Staying in love

Staying in love

It's the middle of August.  The broccoli is done, for the first time since it came on in June, for about a month.  Spinach has been missing for while, each planting succumbing to premature bolting before we can get anything out of it.  Bok choy seems like a long-ago dream by this point.  Radishes, salad turnips, green onions, cilantro, kale-- all those enthusiastic harbingers of spring harvest season have come and gone.  In their wake we're left with corn, eggplant, and celery.   Red and yellow peppers, finally ripening to fullness in the greenhouses and fields.  Heirloom tomatoes finally glowing in mismatched collections, melons almost ready to burst, Asian pears ripening to yellow, bigger than in years past.

And exhausted as I am by the harvest, blinded to the vividness of each tomato by the sheer abundance of them, I still find myself giddy on a regular basis. 

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Coming back to the farm

Coming back to the farm

Coming back.  Coming back, after a week in the woods-- a simple distillation of life into basic tasks, immediate surroundings, present sensations-- was originally difficult.  I covered for Ted on Saturday and over the weekend for irrigation, and I wasn't ready to dive back in.  I hadn't slept well yet, I wasn't used to the sunshine and heat, and my mind was still far away, dreaming of a future in which I can awake to birdsong and meadows rather than trainsong and city streets.  Coming back, until I could resettle quietly into my home and routine, felt like a burden.

There's still- always- so much to do.

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Recipe for magic

I've mentioned the Youth Farm magic in the past.  It shines when the plants we have for a bed fit exactly from end to end with no extras, or the right person drops in exactly when we need their help, or the rains hold off just long enough for us to till and prep the beds for need for the next planting.  Friday felt full of that magic.  There were a few moments of obvious serendipity: Ted appearing with the last bag of plant sale labels right as the small group that'd been labelling pots all morning had just run out and was about to move on to another project, and Kiya starting her shift, ready to lead, exactly as several volunteers needed a new project and I had to finish up our seeding for the week.  There's clear moments like those, yes, but overall a magic-infused day just has a certain flow to it.  And I'm coming to understand that I have the power to create the flow, whether or not everything seems to line up perfectly.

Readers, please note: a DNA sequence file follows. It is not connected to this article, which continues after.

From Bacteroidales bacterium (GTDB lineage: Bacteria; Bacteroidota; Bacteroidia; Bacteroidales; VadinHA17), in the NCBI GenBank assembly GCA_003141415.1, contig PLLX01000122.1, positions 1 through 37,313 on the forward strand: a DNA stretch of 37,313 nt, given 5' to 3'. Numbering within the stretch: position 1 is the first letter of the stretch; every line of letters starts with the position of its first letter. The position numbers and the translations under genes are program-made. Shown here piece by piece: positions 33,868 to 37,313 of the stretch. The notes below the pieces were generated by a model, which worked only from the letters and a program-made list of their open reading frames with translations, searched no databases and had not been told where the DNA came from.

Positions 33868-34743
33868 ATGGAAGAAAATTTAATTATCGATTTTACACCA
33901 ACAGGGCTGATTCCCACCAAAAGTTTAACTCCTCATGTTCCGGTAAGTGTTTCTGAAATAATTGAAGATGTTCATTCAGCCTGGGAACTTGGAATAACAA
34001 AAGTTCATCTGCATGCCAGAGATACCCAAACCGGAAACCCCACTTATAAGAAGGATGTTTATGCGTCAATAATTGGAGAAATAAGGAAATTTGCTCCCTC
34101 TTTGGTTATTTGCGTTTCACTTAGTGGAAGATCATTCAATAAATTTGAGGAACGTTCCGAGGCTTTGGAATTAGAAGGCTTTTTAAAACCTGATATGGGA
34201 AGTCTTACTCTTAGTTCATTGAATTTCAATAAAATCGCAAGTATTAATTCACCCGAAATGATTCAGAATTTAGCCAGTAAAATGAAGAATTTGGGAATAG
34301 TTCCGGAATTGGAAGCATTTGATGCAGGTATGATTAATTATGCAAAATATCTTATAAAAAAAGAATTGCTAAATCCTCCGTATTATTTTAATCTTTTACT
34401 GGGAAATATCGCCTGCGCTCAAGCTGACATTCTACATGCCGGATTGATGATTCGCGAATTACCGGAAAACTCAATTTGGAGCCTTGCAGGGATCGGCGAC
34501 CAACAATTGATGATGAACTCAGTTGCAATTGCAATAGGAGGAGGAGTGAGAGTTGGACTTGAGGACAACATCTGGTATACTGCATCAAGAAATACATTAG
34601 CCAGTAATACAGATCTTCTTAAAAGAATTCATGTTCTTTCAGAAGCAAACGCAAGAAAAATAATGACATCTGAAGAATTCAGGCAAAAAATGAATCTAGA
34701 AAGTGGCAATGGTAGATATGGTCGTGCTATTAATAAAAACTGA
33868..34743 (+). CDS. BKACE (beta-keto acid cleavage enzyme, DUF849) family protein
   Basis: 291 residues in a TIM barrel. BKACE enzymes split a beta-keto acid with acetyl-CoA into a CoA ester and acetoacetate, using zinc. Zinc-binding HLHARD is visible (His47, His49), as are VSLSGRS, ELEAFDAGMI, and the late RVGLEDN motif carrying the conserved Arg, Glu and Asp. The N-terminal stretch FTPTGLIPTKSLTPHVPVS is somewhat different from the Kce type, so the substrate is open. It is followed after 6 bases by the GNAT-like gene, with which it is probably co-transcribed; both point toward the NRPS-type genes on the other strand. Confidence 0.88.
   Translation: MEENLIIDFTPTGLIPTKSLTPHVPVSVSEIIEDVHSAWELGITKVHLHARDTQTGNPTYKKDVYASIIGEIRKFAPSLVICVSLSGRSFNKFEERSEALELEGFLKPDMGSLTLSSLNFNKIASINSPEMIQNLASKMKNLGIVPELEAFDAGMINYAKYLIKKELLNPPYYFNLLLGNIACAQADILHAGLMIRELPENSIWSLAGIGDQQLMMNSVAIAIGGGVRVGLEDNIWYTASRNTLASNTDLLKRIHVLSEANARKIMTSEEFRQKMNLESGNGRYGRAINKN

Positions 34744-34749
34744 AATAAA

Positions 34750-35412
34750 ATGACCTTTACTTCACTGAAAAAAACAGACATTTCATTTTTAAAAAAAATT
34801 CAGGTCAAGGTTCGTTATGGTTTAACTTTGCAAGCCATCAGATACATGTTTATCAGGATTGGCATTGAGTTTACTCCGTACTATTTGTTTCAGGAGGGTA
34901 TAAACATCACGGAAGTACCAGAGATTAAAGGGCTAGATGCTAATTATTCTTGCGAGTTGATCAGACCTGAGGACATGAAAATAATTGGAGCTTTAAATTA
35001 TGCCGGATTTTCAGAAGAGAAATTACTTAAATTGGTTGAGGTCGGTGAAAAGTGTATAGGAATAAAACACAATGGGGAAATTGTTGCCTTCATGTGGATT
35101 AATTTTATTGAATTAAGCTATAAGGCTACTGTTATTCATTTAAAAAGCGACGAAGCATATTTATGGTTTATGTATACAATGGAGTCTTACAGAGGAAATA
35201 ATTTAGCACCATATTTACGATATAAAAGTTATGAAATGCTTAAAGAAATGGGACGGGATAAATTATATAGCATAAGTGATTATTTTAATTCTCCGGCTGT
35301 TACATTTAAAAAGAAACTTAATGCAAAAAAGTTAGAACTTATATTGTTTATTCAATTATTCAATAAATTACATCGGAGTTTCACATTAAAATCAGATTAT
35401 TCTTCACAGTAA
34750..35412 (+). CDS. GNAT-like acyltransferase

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A fell swoop

A fell swoop

Tuesday, October 25.  Good a day as any for the first frost of the season.  I had been anticipating it for weeks, trailing off to imagine the frantic covering of rows and harvesting of tomatoes and basil that, in the end, didn't happen.  We were all-- rough yellow basil, split tomatoes, puny zucchinis, worn down hands-- ready.  We knew it was coming.  We'd been waiting and wondering and not really sure if a few degrees would really matter.  Yes: everything changed in one night.

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